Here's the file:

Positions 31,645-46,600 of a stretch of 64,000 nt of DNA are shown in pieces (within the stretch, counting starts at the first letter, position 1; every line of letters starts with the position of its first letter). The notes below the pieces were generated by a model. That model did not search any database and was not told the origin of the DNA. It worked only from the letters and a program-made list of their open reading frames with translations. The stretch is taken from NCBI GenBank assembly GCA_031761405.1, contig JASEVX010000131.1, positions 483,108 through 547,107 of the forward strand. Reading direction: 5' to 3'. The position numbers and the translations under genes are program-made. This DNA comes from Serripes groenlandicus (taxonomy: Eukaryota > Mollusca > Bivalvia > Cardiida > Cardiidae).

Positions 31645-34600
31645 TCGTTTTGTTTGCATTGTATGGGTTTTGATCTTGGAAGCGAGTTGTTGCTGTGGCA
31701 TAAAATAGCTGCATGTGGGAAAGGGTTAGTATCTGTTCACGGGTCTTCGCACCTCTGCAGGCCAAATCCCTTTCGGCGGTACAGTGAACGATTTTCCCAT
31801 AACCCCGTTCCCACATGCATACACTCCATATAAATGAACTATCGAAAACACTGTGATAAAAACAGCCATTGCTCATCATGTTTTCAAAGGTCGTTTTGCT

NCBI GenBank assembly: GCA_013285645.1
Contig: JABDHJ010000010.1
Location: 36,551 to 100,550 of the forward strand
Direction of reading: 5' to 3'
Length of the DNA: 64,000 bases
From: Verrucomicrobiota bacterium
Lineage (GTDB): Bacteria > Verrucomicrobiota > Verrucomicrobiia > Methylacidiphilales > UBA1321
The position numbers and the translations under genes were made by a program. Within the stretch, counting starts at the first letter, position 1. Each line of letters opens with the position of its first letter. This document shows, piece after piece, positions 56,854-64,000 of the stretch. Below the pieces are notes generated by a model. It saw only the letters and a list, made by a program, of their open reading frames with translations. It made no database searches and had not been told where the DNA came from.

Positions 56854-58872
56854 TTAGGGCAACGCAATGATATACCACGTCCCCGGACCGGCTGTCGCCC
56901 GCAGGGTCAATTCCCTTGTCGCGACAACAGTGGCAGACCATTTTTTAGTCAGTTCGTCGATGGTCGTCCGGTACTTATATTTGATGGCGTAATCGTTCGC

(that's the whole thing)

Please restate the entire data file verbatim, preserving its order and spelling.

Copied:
Positions 31,645-46,600 of a stretch of 64,000 nt of DNA are shown in pieces (within the stretch, counting starts at the first letter, position 1; every line of letters starts with the position of its first letter). The notes below the pieces were generated by a model. That model did not search any database and was not told the origin of the DNA. It worked only from the letters and a program-made list of their open reading frames with translations. The stretch is taken from NCBI GenBank assembly GCA_031761405.1, contig JASEVX010000131.1, positions 483,108 through 547,107 of the forward strand. Reading direction: 5' to 3'. The position numbers and the translations under genes are program-made. This DNA comes from Serripes groenlandicus (taxonomy: Eukaryota > Mollusca > Bivalvia > Cardiida > Cardiidae).

Positions 31645-34600
31645 TCGTTTTGTTTGCATTGTATGGGTTTTGATCTTGGAAGCGAGTTGTTGCTGTGGCA
31701 TAAAATAGCTGCATGTGGGAAAGGGTTAGTATCTGTTCACGGGTCTTCGCACCTCTGCAGGCCAAATCCCTTTCGGCGGTACAGTGAACGATTTTCCCAT
31801 AACCCCGTTCCCACATGCATACACTCCATATAAATGAACTATCGAAAACACTGTGATAAAAACAGCCATTGCTCATCATGTTTTCAAAGGTCGTTTTGCT

NCBI GenBank assembly: GCA_013285645.1
Contig: JABDHJ010000010.1
Location: 36,551 to 100,550 of the forward strand
Direction of reading: 5' to 3'
Length of the DNA: 64,000 bases
From: Verrucomicrobiota bacterium
Lineage (GTDB): Bacteria > Verrucomicrobiota > Verrucomicrobiia > Methylacidiphilales > UBA1321
The position numbers and the translations under genes were made by a program. Within the stretch, counting starts at the first letter, position 1. Each line of letters opens with the position of its first letter. This document shows, piece after piece, positions 56,854-64,000 of the stretch. Below the pieces are notes generated by a model. It saw only the letters and a list, made by a program, of their open reading frames with translations. It made no database searches and had not been told where the DNA came from.

Positions 56854-58872
56854 TTAGGGCAACGCAATGATATACCACGTCCCCGGACCGGCTGTCGCCC
56901 GCAGGGTCAATTCCCTTGTCGCGACAACAGTGGCAGACCATTTTTTAGTCAGTTCGTCGATGGTCGTCCGGTACTTATATTTGATGGCGTAATCGTTCGC